I don’t discriminate against film length but in a festival setting, when by 4 PM you’re on film number four of the day, a two and a half hour film could be a daunting challenge but when a film captures your attention as strongly (and quickly) as Jacques Audiard’s A Prophet, 2 ½ hours doesn’t seem long enough.
The film stars relative newcomer Tahar Rahim as Malik El Djebena. A youth offender, Malik’s latest lawbreaking is the first as an adult and he’s sentenced to six years of hard time. A pretty face with no one on the inside, he’s alone in a world of allegiances where looking at someone the wrong way is enough to get you killed but Malik isn’t stupid. He reluctantly takes on a job that aligns him with the Corsicans who rule the prison and instantly goes from no-one to protected guy. Over the years, he builds alliances and relationships while always being on the lookout for his next opportunity and when a deal leaves Luciani, the most powerful and influential of the inmates and the man who essentially saved Malik, alone, Malik becomes his right hand man until a series of events leaves Malik fending for himself.
Though the goings on, the hierarchical system and abuses will come as no surprise to fans of prison dramas, Audiard and co-writer Thomas Bidegain take what we already know and weave a drama full of mystery, adventure and even humour. There’s always a plan on top of a plan, and Audiard and Bidegain’s script doesn’t handhold or spoon-feed the audience through the various happenings choosing instead to push the viewer to actively consider the characters’ actions and intent.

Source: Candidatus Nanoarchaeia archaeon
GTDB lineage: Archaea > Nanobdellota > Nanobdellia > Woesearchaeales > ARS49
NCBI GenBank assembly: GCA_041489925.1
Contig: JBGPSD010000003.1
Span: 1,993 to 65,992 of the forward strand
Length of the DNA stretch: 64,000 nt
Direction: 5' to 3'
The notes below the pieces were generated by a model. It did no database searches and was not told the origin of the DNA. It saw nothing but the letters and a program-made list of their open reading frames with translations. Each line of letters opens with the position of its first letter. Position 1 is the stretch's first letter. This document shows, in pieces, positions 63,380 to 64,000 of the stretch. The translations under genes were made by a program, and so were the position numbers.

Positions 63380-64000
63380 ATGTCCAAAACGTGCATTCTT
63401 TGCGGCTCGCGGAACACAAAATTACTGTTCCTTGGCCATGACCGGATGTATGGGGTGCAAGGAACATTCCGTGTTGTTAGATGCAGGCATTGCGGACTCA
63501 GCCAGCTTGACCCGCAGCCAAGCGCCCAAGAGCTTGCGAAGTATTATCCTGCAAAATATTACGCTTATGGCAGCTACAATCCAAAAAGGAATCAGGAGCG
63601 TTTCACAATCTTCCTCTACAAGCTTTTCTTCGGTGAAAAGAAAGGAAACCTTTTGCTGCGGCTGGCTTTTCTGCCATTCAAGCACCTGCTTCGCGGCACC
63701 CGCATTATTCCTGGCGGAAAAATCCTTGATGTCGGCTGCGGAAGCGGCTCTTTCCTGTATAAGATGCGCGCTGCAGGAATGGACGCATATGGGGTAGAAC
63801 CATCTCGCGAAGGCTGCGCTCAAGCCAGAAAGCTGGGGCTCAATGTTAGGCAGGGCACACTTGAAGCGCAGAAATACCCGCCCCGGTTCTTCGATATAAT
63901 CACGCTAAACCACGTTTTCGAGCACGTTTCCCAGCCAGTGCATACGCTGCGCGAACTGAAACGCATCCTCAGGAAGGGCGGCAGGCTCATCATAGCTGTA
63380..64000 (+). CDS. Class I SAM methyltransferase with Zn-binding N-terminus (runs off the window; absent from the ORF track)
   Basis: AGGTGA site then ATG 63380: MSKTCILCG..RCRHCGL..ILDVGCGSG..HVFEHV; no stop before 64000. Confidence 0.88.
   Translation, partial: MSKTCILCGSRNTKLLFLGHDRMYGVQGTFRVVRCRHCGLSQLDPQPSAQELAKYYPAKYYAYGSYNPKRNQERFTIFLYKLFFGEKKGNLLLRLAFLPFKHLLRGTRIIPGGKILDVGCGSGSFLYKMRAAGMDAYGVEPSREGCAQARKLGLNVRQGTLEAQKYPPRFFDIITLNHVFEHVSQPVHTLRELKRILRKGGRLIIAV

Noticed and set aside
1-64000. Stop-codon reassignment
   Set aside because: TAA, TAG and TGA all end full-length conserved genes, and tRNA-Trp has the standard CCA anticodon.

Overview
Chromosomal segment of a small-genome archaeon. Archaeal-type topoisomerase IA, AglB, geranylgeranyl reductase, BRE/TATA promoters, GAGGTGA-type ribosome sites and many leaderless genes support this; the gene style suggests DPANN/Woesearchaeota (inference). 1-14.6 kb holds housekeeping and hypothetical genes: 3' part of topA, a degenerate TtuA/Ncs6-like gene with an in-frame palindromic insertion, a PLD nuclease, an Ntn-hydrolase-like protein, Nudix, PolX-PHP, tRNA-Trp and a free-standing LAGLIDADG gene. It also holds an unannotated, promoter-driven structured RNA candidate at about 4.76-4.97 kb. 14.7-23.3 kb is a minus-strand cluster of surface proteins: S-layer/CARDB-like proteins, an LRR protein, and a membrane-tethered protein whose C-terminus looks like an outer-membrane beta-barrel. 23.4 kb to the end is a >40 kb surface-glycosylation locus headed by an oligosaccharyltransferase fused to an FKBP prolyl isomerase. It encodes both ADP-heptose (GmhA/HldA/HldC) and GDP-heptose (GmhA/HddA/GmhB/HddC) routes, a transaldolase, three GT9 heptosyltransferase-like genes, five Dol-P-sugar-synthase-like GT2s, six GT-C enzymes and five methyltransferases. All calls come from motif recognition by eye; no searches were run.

Even with a strong script,
Some have argued that Audiard’s film glamorises life “on the inside” and encourages individuals to continue in their law breaking ways rather than encouraging rehabilitation. It’s a fair argument but one must not overlook the fact that the reality of prison includes survival and Malik does what he needs to do in order to cope and yet one can’t help but feel that Malik never loses his moral compass. He knows and even suffers when faced with life or death decisions and though his morals should be questioned, there is a real sense that he knows and understands exactly what he is doing and that it is not the ideal course of action.
A briskly paced, brilliantly acted film,
See VIFF screening schedule for show times.